Talk:Centrifugal railway

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Requested move[edit]

The following discussion is an archived discussion of a requested move. Please do not modify it. Subsequent comments should be made in a new section on the talk page. No further edits should be made to this section.

The result of the move request was: page moved. Vegaswikian (talk) 20:52, 5 February 2011 (UTC)



Centrifugal RailwayCentrifugal railway — There's no evidence that this is a proper name, so it should be downcased, as it often is in books (see this one and this one and this one and this one. --Dicklyon (talk) 19:59, 29 January 2011 (UTC)

  • Support. Well presented case and borderline on being uncontroversial IMO. Andrewa (talk) 05:51, 30 January 2011 (UTC)
The above discussion is preserved as an archive of a requested move. Please do not modify it. Subsequent comments should be made in a new section on this talk page. No further edits should be made to this section.

Merge proposal[edit]

Someone has proposed merging the new stub Centrifugal Railway into Centrifugal railway.

  • Support – I'll go ahead and do it if nobody objects. It makes sense to mention the specific one in the article on such things. Dicklyon (talk) 06:36, 8 January 2012 (UTC)

Centrifugal force[edit]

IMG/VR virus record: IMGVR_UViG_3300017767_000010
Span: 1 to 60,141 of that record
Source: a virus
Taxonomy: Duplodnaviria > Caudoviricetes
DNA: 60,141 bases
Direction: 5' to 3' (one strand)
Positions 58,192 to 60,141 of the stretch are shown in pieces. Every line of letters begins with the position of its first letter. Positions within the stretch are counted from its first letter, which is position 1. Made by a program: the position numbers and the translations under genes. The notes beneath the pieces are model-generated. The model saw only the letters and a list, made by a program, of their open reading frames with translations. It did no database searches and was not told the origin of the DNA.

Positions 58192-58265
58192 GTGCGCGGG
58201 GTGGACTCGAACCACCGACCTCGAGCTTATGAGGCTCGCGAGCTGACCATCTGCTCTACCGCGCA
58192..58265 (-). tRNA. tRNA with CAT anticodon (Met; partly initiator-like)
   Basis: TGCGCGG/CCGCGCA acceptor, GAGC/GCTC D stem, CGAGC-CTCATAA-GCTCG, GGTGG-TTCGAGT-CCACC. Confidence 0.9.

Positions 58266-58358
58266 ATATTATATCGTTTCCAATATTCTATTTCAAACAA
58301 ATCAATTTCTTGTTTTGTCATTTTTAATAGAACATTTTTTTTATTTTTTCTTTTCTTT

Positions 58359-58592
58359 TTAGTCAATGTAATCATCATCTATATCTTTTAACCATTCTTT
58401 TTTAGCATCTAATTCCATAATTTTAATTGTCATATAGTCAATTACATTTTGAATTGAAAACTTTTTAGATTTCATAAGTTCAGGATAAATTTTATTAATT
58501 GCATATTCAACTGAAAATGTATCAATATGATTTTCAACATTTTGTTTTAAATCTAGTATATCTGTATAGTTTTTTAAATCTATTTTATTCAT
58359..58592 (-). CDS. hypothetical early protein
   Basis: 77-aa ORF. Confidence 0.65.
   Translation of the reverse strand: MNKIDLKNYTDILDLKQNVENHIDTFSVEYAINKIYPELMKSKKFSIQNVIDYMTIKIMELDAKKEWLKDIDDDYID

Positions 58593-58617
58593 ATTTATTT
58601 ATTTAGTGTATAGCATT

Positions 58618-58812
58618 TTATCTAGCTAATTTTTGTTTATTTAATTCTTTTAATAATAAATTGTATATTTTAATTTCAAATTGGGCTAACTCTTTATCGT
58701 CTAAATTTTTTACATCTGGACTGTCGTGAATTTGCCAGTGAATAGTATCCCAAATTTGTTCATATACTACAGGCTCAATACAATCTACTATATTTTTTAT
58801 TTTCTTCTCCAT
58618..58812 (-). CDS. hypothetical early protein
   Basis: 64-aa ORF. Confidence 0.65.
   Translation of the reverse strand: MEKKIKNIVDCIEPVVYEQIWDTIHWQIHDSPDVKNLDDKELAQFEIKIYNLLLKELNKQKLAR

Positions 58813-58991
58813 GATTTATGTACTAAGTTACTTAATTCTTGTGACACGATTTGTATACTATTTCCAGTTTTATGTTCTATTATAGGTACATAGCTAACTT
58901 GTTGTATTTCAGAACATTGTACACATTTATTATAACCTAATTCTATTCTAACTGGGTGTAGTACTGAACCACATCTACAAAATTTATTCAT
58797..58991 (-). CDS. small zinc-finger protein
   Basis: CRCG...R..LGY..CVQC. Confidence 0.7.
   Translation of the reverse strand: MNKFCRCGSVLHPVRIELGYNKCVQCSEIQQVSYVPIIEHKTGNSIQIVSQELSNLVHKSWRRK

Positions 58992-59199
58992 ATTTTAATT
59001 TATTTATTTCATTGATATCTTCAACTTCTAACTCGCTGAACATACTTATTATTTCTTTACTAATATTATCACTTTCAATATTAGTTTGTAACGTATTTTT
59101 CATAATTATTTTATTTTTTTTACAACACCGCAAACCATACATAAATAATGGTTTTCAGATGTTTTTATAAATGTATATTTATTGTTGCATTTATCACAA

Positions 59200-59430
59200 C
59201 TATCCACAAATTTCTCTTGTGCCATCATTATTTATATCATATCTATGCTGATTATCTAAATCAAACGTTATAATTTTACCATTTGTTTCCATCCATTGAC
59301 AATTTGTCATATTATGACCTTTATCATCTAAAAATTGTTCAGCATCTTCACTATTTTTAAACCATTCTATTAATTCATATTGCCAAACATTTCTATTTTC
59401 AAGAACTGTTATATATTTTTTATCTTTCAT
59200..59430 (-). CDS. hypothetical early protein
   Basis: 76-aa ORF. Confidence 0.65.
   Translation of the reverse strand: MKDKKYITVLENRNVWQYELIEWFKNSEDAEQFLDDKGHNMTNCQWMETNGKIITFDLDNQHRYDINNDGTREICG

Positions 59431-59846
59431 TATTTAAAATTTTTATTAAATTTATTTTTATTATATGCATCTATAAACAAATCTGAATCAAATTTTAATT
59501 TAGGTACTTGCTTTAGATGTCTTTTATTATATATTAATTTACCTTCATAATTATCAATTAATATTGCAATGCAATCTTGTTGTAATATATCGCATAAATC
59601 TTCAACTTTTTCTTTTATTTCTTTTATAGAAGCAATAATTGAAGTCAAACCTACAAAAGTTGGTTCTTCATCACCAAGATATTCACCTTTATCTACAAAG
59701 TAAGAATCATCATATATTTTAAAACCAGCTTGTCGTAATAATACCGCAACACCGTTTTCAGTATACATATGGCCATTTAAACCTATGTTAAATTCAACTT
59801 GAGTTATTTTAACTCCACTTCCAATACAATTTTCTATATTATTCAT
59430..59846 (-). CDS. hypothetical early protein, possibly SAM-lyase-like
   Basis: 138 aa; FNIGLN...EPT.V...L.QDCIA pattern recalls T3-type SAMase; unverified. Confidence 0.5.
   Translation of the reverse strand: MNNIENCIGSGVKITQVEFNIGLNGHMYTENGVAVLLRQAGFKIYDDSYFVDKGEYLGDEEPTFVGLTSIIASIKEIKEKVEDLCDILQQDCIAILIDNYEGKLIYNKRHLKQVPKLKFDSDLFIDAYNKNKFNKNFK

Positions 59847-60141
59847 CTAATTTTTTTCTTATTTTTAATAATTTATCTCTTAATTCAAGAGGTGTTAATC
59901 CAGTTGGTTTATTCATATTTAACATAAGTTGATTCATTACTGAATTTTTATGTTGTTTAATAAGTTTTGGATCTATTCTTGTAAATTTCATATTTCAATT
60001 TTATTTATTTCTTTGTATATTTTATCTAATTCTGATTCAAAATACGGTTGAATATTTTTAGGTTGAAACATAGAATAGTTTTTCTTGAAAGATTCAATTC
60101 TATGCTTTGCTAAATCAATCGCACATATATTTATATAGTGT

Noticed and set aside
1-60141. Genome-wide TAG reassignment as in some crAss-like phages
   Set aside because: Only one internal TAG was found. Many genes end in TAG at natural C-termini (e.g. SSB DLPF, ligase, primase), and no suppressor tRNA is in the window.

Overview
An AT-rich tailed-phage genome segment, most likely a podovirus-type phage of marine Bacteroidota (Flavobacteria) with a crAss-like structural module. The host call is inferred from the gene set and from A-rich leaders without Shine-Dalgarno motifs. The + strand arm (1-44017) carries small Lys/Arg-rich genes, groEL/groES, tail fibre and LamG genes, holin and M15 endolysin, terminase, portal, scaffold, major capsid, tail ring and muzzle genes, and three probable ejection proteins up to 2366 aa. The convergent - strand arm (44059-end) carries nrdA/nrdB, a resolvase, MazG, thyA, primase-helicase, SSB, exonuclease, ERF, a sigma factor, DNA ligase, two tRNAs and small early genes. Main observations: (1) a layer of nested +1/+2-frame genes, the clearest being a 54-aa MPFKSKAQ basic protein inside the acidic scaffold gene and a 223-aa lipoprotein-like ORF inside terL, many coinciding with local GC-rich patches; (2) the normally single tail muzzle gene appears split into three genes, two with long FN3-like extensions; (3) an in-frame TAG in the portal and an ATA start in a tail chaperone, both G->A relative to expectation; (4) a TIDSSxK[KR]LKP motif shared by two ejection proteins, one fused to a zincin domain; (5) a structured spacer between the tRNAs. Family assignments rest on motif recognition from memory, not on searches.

The lede was modified to read "...passing through the central loop with enough speed and centrifugal force to remain on the track at the top of the loop." What centrifugal force is this? Should it say instead "with enough inertial to remain on the track"? Previously it talked about the reactive centrifugal force, which is the only outward force working here, but that's a force on the track; the force on the train is centripetal. How can the car be said to have a centrifugal force holding it to the track? The scream machine source says the car "... is maintained on the rails only by centrifugal force," which I agree is a common way to look at it. From the car's point of reference, in its rotating non-inertial system, it is being pushed outward against the track by a centrifugal force. But this is not a real force, just a fiction to make Newton's law look right in the rotating frame. How should we be saying this that is clear and correct? 2620:0:1000:157D:6C79:ACA1:948E:E5BE (talk) 18:06, 25 May 2015 (UTC)